- Hundreds of children with an autism diagnosis born in the UK from 1979-1998 were studied. There was no change in the trend of autism diagnoses when the MMR vaccine was introduced in 1988. There was no difference in age at diagnosis between those vaccinated and those never vaccinated. Timing of developmental regression was not associated with the vaccine. A re-analysis evaluating a longer time period after the vaccine was given also showed no link.
- Records from more than 500,000 Danish children were evaluated. There was no increased risk of autism or other ASDs in those vaccinated with MMR compared with those not vaccinated. There was no association with timing of vaccine and diagnosis of autistic disorder.
- A UK case-control study matched over 1,200 children with ASD with over 4,000 controls and found that the MMR vaccine did not increase the odds of diagnosis of ASD.
- A study in California compared trends in ASD diagnosis and MMR vaccine in children between 1980-1994 and found that while the number of ASD cases in the population rose dramatically, the rate of MMR vaccination remained the same. A similar study in the UK had the same findings.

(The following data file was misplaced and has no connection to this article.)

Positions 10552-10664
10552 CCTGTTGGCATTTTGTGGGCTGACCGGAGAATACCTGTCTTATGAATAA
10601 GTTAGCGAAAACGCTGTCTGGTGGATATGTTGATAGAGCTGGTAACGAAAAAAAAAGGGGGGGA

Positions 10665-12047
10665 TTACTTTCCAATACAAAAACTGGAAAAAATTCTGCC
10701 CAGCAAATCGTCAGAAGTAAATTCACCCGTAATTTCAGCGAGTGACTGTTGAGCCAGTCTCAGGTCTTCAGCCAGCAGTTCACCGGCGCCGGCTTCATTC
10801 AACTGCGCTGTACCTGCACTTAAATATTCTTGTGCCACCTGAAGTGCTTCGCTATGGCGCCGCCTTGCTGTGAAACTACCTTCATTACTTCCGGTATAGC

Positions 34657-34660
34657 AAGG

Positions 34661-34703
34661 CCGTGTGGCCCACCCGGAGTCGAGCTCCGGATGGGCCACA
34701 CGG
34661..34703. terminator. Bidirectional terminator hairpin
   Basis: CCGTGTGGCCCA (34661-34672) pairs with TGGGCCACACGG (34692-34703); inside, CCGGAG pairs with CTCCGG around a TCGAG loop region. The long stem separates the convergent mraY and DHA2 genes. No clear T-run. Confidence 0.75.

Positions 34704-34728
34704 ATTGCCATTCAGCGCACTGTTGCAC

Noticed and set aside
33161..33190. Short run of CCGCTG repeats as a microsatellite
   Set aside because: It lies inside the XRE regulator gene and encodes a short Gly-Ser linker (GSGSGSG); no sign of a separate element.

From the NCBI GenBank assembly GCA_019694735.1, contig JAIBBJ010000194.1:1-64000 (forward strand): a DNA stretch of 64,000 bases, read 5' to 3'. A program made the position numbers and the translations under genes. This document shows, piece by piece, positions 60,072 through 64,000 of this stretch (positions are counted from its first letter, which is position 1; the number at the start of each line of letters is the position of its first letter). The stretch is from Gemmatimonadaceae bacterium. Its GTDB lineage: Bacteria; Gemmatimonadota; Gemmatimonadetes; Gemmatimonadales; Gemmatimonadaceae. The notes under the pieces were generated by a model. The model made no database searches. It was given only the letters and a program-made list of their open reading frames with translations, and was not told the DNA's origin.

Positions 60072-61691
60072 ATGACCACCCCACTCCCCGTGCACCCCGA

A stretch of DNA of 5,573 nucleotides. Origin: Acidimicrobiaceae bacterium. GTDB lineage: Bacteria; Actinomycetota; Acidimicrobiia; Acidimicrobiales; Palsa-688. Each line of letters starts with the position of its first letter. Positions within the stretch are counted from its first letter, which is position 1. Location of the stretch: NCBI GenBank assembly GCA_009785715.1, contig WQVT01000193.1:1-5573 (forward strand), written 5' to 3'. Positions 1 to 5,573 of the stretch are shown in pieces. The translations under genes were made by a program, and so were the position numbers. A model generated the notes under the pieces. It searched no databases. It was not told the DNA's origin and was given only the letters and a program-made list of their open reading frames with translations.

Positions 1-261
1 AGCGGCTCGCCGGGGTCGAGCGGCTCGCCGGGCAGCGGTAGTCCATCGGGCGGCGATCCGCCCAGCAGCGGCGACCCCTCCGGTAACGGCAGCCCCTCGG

- A population of over 95,000 US children was analyzed in a 2015 paper and no link was found between MMR vaccine and ASD even among children with an older sibling with ASD.
Meanwhile, as more and more studies were showing no link between the MMR vaccine and ASD, the UK’s General Medical Council (GMC) was investigating Wakefield and his research. The Council discovered that Wakefield had not disclosed that he was paid a substantial amount of money by a lawyer representing parents who believed their children had been harmed by the MMR vaccine and that he had been dishonest about how patients were recruited for the study. He was also found guilty of performing unnecessary invasive procedures on children. In 2010, the GMC stripped Wakefield of his medical license and he is no longer allowed to practice medicine. In addition, further examination of the study has shown widespread and significant falsification of data. Wakefield had also applied for a patent on a single-dose measles vaccine prior to the study and did not disclose this and other conflicts of interest.